Medical Assessment and Management

At their initial visit, patients completed a standardized intake form documenting demographic characteristics, self-reported past medical history, and mechanism of injury. They also completed the Post-Concussion Symptom Scale (PCSS), a validated symptom inventory composed of 22 symptoms encompassing physical, cognitive, sleep, and emotional domains of functioning that were ranked on a 7-point Likert scale (0–6; maximum score 132). Reference Kontos, Elbin and Schatz5 The medical assessment performed by the neurosurgeon consisted of a clinical history, review of completed symptom inventory, and previous diagnostic imaging as well as a physical examination that evaluated cranial nerve, motor, sensory, cerebellar, balance, vestibulo-ocular, and cervical spine functioning.

Follow-up appointments were typically scheduled based on the patient’s rate of recovery and sport schedules where applicable. In general, patients were classified as clinically recovered when they were symptom-free or had returned to their pre-injury symptom status, were tolerating physical activity and full-time school without limitations, and had a normal physical examination including the absence of cervical spine or vestibulo-ocular dysfunction (VOD). Those returning to sports were required to have satisfied the appropriate requirements of their sport-specific Return-to-Sport protocol. Reference McCrory, Meeuwisse and Dvorak1

Definitions

Concussion

Concussion was defined according to the Berlin Consensus Statement on Concussion in Sport and was medically diagnosed in patients who reported sustaining a traumatic impulsive force to the head or body and presented with new onset concussion-like symptoms such as headaches, dizziness, photosensitivity, fatigue, or memory difficulties that could not be attributed to an alternative medical diagnosis. Reference McCrory, Meeuwisse and Dvorak1 SRC was defined as an injury occurring during a sporting activity (training or organized game/competition) or during physical education class at school. All other concussions were classified as nSRC.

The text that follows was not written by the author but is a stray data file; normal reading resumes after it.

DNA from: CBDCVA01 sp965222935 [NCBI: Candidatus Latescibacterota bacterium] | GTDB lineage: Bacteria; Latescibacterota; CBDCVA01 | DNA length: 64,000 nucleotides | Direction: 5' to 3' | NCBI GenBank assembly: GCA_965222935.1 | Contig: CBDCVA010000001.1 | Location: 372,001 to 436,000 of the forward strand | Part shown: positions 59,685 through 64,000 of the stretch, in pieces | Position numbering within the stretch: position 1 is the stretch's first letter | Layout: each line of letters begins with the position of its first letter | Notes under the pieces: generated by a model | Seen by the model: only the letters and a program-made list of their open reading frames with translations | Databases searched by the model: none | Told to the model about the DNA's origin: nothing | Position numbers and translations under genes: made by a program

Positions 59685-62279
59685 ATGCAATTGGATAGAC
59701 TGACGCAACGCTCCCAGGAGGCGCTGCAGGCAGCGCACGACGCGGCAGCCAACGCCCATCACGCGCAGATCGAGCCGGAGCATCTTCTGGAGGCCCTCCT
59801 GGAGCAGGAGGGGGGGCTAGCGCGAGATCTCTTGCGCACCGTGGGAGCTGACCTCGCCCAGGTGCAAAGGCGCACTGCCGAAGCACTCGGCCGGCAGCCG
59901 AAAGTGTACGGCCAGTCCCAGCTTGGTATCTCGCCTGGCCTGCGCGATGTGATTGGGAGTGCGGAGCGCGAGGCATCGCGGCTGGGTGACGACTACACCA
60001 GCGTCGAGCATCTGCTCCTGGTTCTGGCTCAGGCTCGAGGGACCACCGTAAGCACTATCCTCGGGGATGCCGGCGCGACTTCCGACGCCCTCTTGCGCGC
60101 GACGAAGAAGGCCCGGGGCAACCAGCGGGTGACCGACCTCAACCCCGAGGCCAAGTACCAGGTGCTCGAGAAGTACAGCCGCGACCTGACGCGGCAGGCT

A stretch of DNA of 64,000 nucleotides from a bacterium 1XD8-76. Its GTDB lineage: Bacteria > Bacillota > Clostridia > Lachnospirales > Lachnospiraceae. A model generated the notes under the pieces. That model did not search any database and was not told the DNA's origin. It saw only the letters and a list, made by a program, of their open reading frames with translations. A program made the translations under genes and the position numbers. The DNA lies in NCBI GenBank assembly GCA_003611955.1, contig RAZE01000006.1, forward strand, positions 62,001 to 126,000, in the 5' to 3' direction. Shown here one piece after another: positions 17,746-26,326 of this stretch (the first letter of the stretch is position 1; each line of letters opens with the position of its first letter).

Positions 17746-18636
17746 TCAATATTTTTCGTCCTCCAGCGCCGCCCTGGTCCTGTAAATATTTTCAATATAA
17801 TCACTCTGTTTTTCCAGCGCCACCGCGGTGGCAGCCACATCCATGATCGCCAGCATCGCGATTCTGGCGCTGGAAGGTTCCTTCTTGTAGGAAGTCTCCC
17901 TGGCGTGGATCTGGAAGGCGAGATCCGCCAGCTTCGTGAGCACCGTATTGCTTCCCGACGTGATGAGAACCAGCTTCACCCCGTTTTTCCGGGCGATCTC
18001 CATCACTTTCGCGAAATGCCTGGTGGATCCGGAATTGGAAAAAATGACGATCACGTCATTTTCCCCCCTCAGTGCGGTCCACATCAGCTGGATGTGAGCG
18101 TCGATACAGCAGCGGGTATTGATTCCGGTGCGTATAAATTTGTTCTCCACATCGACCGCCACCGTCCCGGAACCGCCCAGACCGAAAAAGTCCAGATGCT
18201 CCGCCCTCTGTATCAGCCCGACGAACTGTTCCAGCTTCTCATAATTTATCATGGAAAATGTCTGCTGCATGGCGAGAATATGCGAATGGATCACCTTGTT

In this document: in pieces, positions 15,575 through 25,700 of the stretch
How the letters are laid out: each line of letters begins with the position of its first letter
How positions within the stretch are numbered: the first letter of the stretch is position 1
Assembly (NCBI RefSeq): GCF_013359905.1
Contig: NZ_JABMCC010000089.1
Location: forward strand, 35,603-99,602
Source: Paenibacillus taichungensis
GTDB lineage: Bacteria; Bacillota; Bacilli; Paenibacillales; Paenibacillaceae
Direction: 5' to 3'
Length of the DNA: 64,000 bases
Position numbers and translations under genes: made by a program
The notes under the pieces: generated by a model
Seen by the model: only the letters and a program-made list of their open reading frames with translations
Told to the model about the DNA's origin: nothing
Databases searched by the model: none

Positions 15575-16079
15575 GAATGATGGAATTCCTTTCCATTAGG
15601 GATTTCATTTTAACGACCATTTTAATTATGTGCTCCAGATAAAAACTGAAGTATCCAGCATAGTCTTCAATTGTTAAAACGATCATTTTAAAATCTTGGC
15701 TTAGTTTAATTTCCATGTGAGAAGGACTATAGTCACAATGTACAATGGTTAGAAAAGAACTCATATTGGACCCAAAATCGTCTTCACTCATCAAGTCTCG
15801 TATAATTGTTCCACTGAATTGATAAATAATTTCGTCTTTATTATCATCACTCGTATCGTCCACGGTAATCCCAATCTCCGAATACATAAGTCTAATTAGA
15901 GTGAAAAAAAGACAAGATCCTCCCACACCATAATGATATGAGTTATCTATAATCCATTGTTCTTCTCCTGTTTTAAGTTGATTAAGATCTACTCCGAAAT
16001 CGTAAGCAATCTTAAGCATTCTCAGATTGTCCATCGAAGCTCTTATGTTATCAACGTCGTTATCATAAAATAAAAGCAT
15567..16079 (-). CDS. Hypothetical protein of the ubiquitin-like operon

Vestibulo-Ocular Dysfunction

Similar to our previous work, Reference Ellis, Cordingley, Vis, Reimer, Leiter and Russell6,Reference Ellis, Cordingley, Vis, Reimer, Leiter and Russell7 VOD was diagnosed among patients who reported vestibulo-ocular symptoms (i.e., blurred vision, double vision, dizziness, difficulty concentrating) and demonstrated more than one abnormality on initial focused vestibulo-ocular examination, including near point of convergence >6 cm, abnormal smooth pursuits, or abnormal or symptomatic (leading to new or worsening symptoms or discomfort) testing of horizontal or vertical saccades or gaze stabilization.

Cervical Spine Dysfunction (CSD)

Similar to our previous work, Reference Ellis, McDonald, Olson and Koenig8 CSD was diagnosed among patients who reported neck pain, headache, or dizziness and who demonstrated cervical spine tenderness and/or decreased cervical spine range of motion on initial physical examination.

Length of Physician-Documented Clinical Recovery